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ENERGY, CARBON & CLIMATE CHANGE, RETAIL Retailers switching the lights

Over the past year, research has been undertaken by the British Retail Consortium to understand what the role of LED lighting could be in driving energy efficiency in retail, one of the most energy-intensive industries in the UK. The research formed part of a Green Construction Board project and the British Retail Consortium worked within a group also involving the Department for Business Innovation & Skills, the Lighting Industry Association, the Chief Construction Advisor, the British Council of Shopping Centres, Sainsbury’s, Marks and Spencer, Philips, and the Retail Energy Forum. The group set out to find out what retailers had been doing already as well as what the benefits and challenges were in switching to LED lighting.


nergy is a key strategic issue for the retail industry today and the research suggests that those retailers that are acting on energy efficiency now will be better able to manage the impact of rising energy costs in the future. Energy is a significant operational cost for UK retailers, so energy efficiency represents a huge opportunity to maximise profitability for the long term as well as achieving social and environmental goals.

Some key statistics on energy in retail

• Retail is the second highest energy consuming industry in the UK;

• Cost of energy to retail in 2013 was £3.3bn – expected to rise to at least £4.4bn by 2020;

• Electricity accounts for approximately 77% of total energy consumption and 90% of overall energy costs;

• Lighting in 2013 used 43% of total electricity, by far the leading source of energy consumption;

• Carbon from retail energy in 2013 was 16 MtCO2

businesses in the UK. 21.6%

Energy consumption in retail 1.7%

e, a fifth of emissions from all switching to LED lighting; of up to 2.48 MtCO2

• LED offers a better consumer environment and enhances product display resulting in increased sales and improved staff wellbeing;

• Innovation in LED lighting has led to much greater flexibility in design and is enabling bespoke design at much lower costs;


Electricity Natural Gas Oil

Under the Switch the Lights Campaign the group found that Lighting was the highest source of energy use for the retail industry and represented an important opportunity in delivering energy efficiency. Their analysis demonstrated a number of findings that show the benefits that switching to LED lighting in a retail setting can bring:

• Typical savings were around 40% but up to 60% energy reduction could be achieved through switching to LED;

• Retailers could save up to £500m in energy costs and deliver carbon savings


• New LED products support other services in the building, unlocking better store management and helping to streamline maintenance.

So why haven’t retailers rolled out LED across their whole estate?

Although the benefits of LED lighting in retail look fantastic there are a number of very difficult challenges that retailers are facing in making the change to LED. What is well understood is that the capital costs associated with moving to LED lighting, especially in leading retail businesses is a huge blockage. The investment required to completely change the lighting across hundreds of retail stores is very high and the availability of this level of capital is constrained in the current challenging economy. This is especially true in businesses that have already been investing in energy efficient lighting.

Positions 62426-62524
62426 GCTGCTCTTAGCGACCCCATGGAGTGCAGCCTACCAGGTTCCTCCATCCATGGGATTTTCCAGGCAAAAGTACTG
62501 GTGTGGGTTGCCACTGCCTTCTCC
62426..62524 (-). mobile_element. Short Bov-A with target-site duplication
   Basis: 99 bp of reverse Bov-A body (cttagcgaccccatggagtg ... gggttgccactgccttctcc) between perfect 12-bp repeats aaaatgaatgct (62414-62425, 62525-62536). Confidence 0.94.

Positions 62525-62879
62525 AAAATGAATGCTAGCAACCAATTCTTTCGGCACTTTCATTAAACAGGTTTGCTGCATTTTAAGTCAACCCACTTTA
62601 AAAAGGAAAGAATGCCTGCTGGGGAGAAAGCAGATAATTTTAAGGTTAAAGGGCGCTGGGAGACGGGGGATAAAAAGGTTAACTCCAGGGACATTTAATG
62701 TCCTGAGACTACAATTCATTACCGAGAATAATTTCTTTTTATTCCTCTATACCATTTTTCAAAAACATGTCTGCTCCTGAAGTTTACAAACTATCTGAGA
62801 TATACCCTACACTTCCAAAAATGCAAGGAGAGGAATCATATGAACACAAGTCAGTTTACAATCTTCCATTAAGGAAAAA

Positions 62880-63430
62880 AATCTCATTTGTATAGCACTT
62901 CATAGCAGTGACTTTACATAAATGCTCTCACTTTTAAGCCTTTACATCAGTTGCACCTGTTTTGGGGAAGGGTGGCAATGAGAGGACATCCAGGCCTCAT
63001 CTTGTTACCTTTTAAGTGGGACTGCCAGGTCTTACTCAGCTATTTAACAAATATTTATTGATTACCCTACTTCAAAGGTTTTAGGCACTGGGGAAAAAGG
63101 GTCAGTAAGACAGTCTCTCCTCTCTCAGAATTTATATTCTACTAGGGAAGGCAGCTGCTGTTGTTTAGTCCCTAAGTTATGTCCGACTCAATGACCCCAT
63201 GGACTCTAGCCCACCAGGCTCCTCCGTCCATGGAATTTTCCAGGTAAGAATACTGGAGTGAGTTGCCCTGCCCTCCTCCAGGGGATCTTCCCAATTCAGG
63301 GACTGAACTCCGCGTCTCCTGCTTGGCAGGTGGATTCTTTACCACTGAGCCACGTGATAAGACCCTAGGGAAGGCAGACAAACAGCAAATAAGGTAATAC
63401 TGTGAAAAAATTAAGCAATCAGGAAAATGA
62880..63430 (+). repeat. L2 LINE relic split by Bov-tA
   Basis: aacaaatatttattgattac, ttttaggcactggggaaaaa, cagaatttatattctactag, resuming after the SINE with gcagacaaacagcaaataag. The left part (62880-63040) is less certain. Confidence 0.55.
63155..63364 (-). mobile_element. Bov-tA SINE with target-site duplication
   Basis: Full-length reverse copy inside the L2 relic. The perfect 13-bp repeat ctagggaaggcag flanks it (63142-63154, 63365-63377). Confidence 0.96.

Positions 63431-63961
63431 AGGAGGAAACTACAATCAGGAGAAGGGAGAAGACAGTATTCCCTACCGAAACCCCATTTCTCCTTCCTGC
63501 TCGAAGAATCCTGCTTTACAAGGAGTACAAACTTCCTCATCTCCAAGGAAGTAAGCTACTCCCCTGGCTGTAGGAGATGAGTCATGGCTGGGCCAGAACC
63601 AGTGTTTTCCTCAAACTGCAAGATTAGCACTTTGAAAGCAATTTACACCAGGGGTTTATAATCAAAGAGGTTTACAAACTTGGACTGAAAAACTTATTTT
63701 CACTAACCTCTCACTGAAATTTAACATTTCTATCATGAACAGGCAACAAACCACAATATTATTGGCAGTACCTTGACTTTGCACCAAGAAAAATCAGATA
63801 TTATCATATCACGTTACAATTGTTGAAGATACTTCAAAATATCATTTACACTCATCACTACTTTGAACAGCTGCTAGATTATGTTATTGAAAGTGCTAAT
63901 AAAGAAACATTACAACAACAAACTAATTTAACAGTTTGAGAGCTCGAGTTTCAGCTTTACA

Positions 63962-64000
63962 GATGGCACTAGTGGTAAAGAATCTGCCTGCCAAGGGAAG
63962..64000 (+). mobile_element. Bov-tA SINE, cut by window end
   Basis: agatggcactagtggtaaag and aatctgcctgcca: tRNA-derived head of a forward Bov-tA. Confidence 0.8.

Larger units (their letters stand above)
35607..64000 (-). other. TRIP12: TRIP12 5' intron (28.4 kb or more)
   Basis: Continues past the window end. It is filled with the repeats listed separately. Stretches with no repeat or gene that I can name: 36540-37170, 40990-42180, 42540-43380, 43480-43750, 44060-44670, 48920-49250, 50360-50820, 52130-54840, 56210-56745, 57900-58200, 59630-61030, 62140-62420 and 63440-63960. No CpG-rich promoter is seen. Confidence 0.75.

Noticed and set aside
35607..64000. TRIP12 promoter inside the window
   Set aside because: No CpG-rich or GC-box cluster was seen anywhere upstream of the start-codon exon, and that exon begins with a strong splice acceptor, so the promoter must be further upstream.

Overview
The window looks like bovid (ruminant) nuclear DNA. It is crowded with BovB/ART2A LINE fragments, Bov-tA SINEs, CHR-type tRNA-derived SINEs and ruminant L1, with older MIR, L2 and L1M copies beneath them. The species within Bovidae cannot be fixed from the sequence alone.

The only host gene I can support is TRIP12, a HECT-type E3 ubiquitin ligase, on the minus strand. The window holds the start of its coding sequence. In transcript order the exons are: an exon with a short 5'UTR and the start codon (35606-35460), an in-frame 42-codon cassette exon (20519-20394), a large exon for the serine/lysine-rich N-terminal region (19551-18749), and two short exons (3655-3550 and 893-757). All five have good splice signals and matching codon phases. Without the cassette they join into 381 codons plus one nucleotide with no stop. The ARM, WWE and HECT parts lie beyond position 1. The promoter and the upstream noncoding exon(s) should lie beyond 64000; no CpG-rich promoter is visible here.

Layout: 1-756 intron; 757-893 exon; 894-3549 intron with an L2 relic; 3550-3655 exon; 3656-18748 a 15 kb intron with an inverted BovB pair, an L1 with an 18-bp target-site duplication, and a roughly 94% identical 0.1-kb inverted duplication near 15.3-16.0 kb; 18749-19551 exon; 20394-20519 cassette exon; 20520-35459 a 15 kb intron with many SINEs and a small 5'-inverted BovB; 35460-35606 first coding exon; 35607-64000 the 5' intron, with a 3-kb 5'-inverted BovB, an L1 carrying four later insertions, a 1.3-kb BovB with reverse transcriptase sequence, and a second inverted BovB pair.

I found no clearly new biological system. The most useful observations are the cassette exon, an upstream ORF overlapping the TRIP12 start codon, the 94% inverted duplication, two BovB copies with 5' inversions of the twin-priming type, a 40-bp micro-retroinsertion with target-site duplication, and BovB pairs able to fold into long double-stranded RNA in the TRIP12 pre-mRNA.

There are other financial constraints that retailers face that may also be issues

Innovation & Research Focus Issue 102 AUGUST 2015 e per year through

for other industries. Through working with retailers the group found that the technology write off cost was a significant barrier to investment and was slowing investment in LED. Where retailers have historically been investing in energy efficiency, lighting in many cases had already received significant investment over the last 10 to 15 years, moving from high energy use lighting such as halogen to higher-efficiency T5 and T8 lighting systems. Incumbent lighting systems will have a lifetime which would have been factored into the initial investment so, if you are investing in even more efficient lighting part way through a technology’s’ lifetime, there will be a loss of value associated to removing technology prior to its end of life – a double whammy of costs to your rate of return of investment.

Another very difficult barrier to overcome is that many retail designers are still wary of using LED lighting in their store designs. When LED lighting technology initially hit the market in the late 1990s it did not deliver on lighting levels or colour. Many early adopters of LED in retail were finding that it was changing the colours of products on sale and as a result were seeing returns of goods on the basis that they were a different colour when at home. Similarly supermarkets were finding that it would make food look grey and dull and not particularly healthy. LED technology has moved on

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